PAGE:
The modern carrot is a domesticated form of the wild carrot Daucus carota, native to Europe and southwestern Asia. The domestic carrot has been selectively bred for its greatly enlarged and more palatable, less woody-textured edible taproot. In fact, purple, yellow and red carrots were the only color varieties of carrots to be cultivated before the first orange colored carrots appeared in the Netherlands in the 17th century.
In early use, carrots were grown for their aromatic leaves and seeds, not their roots. Some relatives of the carrot are still grown for these, such as parsley, fennel, dill and cumin.
Availability may vary by variety and with weather conditions.
The tops should be cut off before storing in the refrigerator since they will cause the carrots to wilt prematurely as they pull moisture from the roots.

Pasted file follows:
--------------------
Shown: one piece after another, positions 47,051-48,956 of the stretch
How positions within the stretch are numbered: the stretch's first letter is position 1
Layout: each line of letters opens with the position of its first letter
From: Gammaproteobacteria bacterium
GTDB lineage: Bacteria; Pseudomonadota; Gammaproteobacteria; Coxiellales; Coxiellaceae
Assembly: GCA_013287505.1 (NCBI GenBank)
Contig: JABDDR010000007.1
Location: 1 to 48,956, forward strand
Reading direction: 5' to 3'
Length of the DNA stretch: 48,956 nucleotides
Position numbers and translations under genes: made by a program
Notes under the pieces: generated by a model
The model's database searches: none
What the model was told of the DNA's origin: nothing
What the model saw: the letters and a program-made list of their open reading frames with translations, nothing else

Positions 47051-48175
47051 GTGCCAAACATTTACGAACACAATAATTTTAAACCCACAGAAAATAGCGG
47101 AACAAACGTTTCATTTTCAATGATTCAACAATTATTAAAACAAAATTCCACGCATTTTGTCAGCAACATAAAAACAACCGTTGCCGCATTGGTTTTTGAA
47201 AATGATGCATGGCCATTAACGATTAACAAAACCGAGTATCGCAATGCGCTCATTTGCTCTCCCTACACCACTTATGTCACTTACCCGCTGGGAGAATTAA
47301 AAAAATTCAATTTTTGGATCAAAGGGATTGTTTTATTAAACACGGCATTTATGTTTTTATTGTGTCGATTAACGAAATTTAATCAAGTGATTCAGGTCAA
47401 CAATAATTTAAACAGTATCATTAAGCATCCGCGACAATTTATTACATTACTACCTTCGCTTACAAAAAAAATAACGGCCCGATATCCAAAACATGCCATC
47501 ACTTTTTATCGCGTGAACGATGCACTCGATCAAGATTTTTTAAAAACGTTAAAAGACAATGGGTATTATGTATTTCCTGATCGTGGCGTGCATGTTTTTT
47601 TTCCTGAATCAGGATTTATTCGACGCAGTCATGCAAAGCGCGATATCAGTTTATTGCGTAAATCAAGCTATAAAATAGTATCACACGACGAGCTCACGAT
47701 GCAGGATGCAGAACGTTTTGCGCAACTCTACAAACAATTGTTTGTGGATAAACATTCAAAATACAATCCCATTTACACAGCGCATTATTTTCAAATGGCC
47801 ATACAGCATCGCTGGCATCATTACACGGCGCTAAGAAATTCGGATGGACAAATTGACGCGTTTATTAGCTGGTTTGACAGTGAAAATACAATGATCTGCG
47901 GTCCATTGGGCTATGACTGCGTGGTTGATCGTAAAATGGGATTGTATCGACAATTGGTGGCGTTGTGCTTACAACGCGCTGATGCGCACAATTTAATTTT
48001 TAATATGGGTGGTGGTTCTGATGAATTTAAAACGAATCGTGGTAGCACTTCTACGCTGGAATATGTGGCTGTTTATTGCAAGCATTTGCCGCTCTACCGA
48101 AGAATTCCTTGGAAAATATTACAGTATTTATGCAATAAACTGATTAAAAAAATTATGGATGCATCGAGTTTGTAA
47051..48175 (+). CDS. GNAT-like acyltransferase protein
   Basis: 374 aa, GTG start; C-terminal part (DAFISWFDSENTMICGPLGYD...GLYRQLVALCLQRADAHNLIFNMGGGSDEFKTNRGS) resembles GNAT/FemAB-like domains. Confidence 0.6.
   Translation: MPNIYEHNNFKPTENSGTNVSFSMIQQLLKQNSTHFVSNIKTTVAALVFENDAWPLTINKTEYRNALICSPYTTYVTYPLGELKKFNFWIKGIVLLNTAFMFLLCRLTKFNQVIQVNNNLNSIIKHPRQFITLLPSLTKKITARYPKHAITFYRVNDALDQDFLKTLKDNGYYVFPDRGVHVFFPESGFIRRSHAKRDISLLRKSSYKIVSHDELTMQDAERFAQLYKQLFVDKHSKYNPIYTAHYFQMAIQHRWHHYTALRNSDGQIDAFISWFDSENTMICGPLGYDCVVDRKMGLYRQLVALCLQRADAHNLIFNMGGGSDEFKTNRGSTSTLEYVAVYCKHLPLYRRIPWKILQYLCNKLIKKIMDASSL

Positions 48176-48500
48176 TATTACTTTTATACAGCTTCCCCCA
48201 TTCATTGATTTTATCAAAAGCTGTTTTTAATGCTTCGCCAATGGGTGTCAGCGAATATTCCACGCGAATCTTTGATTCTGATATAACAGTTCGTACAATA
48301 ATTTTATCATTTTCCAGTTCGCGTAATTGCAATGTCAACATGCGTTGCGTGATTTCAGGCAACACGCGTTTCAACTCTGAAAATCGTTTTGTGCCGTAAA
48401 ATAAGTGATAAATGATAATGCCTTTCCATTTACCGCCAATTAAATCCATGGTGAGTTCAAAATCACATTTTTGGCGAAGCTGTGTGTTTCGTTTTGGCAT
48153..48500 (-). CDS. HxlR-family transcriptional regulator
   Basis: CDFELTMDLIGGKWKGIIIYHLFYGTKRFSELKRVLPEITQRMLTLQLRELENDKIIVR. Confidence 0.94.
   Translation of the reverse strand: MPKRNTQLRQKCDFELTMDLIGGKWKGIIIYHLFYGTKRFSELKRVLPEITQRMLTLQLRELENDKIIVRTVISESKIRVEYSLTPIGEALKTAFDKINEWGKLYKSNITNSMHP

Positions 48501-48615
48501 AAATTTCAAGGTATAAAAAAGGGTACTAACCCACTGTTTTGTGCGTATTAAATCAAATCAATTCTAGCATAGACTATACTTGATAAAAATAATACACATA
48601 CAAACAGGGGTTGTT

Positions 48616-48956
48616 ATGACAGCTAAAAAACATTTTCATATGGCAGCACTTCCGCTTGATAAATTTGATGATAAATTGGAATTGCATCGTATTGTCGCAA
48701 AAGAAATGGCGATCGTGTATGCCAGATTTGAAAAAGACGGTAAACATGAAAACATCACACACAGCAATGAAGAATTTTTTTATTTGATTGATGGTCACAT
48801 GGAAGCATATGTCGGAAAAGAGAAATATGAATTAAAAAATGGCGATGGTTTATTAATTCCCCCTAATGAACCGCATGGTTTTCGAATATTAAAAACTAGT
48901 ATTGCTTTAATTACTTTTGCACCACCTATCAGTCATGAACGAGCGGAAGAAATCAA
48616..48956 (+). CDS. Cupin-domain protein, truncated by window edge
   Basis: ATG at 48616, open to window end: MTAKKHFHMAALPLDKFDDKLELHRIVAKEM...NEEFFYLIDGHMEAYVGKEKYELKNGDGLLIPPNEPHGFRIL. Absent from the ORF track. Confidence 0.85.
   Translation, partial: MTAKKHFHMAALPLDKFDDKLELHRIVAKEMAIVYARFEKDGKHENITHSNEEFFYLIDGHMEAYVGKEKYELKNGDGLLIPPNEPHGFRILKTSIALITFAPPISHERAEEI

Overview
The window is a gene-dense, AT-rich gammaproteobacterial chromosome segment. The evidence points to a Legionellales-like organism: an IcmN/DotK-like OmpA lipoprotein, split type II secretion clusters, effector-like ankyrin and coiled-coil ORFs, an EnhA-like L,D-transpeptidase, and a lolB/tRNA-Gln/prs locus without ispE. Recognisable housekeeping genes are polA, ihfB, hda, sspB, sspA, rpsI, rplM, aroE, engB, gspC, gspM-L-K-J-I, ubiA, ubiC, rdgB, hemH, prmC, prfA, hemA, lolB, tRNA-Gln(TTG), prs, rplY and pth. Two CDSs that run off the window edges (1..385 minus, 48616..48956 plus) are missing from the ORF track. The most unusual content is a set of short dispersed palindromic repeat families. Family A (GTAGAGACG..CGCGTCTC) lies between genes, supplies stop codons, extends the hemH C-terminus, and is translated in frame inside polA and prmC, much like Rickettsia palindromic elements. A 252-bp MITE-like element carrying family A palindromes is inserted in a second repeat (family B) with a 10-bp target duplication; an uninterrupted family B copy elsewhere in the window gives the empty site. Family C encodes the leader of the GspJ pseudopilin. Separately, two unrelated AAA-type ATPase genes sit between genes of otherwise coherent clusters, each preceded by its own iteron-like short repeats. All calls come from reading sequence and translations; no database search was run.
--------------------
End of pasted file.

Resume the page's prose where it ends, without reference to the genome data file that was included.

The tops are edible and should be used within a day.
Store them in the coolest part of the refrigerator in a plastic bag or wrapped in a paper towel, which will reduce the amount of condensation that is able to form.
Can be stored even longer in moist sand in a cool place.
Carrots should also be stored away from apples, pears, potatoes and other fruits and vegetables that produce ethylene gas since it will cause them to become bitter.
Wash carrot roots and gently scrub them with a vegetable brush right before eating. Unless the carrots are old, thick or not grown organically, it is not necessary to peel them.
Shredded raw carrots and chopped carrot greens make great additions to salads.
Combine shredded carrots, beets and apples, and eat as a salad
Grated carrots are used in carrot cakes, as well as carrot puddings, an old English dish
Carrots can also be used alone or with fruits in jam and preserves
Can be pickled or roasted
Best when lightly steamed.
Soak carrot sticks in hot water spiced with cayenne, coriander seeds and salt. Allow to cool, drain and serve